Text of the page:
Making them complicit

And of course just as everyone predicted, Hobby Lobby is only the beginning. The camel is halfway into the tent already, and there’s a whole long line of camels streaming toward the tent even now.

In a short, unsigned opinion, the court said that Wheaton College in Illinois, at least temporarily, does not have to comply even with compromise provisions in the law that the college says still violate its religious beliefs.

Justice Sonia Sotomayor said the action cast doubt on the very accommodation the court’s majority seemed to endorse Monday in Burwell v. Hobby Lobby, which concerned businesses that objected to providing birth control that offends the owners’ beliefs.

“Those who are bound by our decisions usually believe they can take us at our word,” wrote Sotomayor, who was joined by Justices Ruth Bader Ginsburg and Elena Kagan. “Not so today.”

She said Thursday’s order “evinces disregard for even the newest of this court’s precedents and undermines confidence in this institution.”

Well, look at it this way. Maybe women will just get so disgusted with all this that procreation will grind to a halt entirely in this country, and then Canada will move in, and things will improve. It may take a few decades, but it’s something to look forward to.

[T]he Wheaton College case is one of dozens that object to a compromise the Obama administration has offered to religious organizations, hospitals and ­colleges.

Under this arrangement, the groups are required to fill out a form, EBSA Form 700, to register their religious objections. This enables their insurers or third-party administrators to take on the responsibility of paying for the birth control. The organizations do not have to pay for the coverage, and the cost is borne by the government or in other ways.

But some of the colleges and organizations say that signing the form authorizes the third parties to provide the contraceptive coverage, making them complicit in actions that offend their religious beliefs.

Nibble nibble nibble nibble nibble. They’re going to conquer by nibbling.


  1. John Morales says

    Selective exemption from the law by virtue of religious objection clearly privileges the religious.

    (I also think the justification for exemption in that last quoted paragraph is spurious)

  2. Pen says

    Maybe women will just get so disgusted with all this that procreation will grind to a halt entirely in this country

    How, without contraception? That’s the whole point. Many right-wingers fear that procreation is grinding to a halt. Consciously, or sub-consciously, I’m sure it underscores their opposition to contraception, at least for the poor. Quite apart from the fact that quite a few of them are right behind the idea of competitive breeding, overpopulation tends to create a vulnerable and exploitable group of people.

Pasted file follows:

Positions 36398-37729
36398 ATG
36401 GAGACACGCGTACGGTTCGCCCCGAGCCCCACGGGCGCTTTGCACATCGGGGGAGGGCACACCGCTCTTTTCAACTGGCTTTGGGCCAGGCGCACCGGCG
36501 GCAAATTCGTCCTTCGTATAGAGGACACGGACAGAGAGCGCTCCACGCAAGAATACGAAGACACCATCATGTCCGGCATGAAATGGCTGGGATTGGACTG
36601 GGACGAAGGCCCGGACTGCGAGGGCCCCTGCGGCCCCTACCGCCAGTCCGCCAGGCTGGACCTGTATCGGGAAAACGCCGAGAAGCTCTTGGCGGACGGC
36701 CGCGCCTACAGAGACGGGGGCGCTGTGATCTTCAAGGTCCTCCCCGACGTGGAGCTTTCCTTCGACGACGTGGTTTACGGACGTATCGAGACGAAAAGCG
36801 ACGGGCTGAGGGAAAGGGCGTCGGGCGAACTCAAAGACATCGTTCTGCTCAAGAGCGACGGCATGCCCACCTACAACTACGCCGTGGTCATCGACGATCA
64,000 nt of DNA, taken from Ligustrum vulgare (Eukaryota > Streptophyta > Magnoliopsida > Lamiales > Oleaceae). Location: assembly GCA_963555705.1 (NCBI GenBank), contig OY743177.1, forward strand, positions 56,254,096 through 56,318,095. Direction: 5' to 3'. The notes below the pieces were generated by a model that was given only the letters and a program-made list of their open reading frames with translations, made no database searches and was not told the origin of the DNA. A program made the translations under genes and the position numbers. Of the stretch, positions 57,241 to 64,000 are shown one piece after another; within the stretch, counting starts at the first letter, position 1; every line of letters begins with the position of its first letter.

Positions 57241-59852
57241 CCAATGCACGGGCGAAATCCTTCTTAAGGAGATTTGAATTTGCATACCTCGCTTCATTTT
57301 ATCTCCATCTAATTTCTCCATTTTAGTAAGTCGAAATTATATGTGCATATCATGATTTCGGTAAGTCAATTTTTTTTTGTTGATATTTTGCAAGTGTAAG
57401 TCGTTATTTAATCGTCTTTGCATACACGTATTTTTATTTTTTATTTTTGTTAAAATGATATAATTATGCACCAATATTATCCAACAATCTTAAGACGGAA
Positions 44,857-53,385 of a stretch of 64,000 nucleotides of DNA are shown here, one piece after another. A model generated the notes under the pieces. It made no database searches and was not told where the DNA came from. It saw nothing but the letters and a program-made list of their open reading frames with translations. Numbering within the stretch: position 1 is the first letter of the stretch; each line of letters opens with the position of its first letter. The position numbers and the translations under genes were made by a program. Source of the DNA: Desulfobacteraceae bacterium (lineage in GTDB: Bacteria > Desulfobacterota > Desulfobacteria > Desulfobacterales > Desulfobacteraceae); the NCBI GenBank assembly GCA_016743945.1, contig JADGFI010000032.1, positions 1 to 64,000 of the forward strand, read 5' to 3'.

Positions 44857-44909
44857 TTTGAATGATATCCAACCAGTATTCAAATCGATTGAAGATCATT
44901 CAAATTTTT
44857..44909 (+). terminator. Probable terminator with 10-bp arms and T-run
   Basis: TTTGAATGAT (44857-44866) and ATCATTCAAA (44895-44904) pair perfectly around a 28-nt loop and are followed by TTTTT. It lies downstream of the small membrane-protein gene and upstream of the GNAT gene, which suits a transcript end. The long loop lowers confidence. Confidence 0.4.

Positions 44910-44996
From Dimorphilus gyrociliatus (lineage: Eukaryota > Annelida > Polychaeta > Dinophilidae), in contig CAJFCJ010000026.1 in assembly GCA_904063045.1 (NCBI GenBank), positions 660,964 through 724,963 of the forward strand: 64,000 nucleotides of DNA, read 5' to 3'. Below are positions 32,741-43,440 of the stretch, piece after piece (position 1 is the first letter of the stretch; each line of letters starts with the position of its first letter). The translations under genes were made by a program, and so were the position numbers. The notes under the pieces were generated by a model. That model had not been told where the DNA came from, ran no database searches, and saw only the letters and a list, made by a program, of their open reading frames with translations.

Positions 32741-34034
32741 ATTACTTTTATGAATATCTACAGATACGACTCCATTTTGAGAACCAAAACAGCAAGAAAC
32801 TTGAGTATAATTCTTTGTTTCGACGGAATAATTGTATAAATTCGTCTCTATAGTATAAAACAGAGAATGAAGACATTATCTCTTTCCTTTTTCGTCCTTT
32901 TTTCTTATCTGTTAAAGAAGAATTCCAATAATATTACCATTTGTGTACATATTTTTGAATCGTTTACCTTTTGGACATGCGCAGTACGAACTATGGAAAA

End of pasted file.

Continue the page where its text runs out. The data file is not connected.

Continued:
3. lordshipmayhem says

    It also creates a large generation of cannon fodder to throw at your dreams of empire.

  4. says

    Bloody hell, there’s a level at which you’re “complicit” in a Bad Thing just by living in the same world in which other people are willingly doing the Bad Thing, and all they’re asking these dweebs to do is say No, we’re not going to participate in this Bad Thing.

    Doesn’t this constitute clear interference with their employees’ rights under the law? I mean, even more so than Hobby Lobby? It’s like an employer refusing to provide a laid-off employee with a Record of Employment so they can claim unemployment benefits.

  5. iknklast says

    As long as one woman remains outside the kitchen (and bedroom), as long as one woman asserts her independence from the rule of men, as long as one woman continues to consider herself to belong to no one but herself, they will continue the fight. Ophelia, you may be that one woman (but no. I’ll be right beside you, and I know you have others standing there, too)

  6. quixote says

    “a compromise the Obama administration has offered to religious organizations, hospitals and ­colleges”

    which he had no business doing as someone sworn to uphold the law of the land. The land that was founded on separation of church and state.

    Admittedly, Obama being a handmaiden for bishops is not an excuse for the Five Guys. They’re supposed to have some clue about the law of the land, too.

  7. footface says

    And another thing: aren’t they aware that if they furnish their employees with a paycheck, they can use that paycheck to buy goods and services to which the company might object? What’s next? Laws requiring employees to abide by their employers’ convictions at all times?


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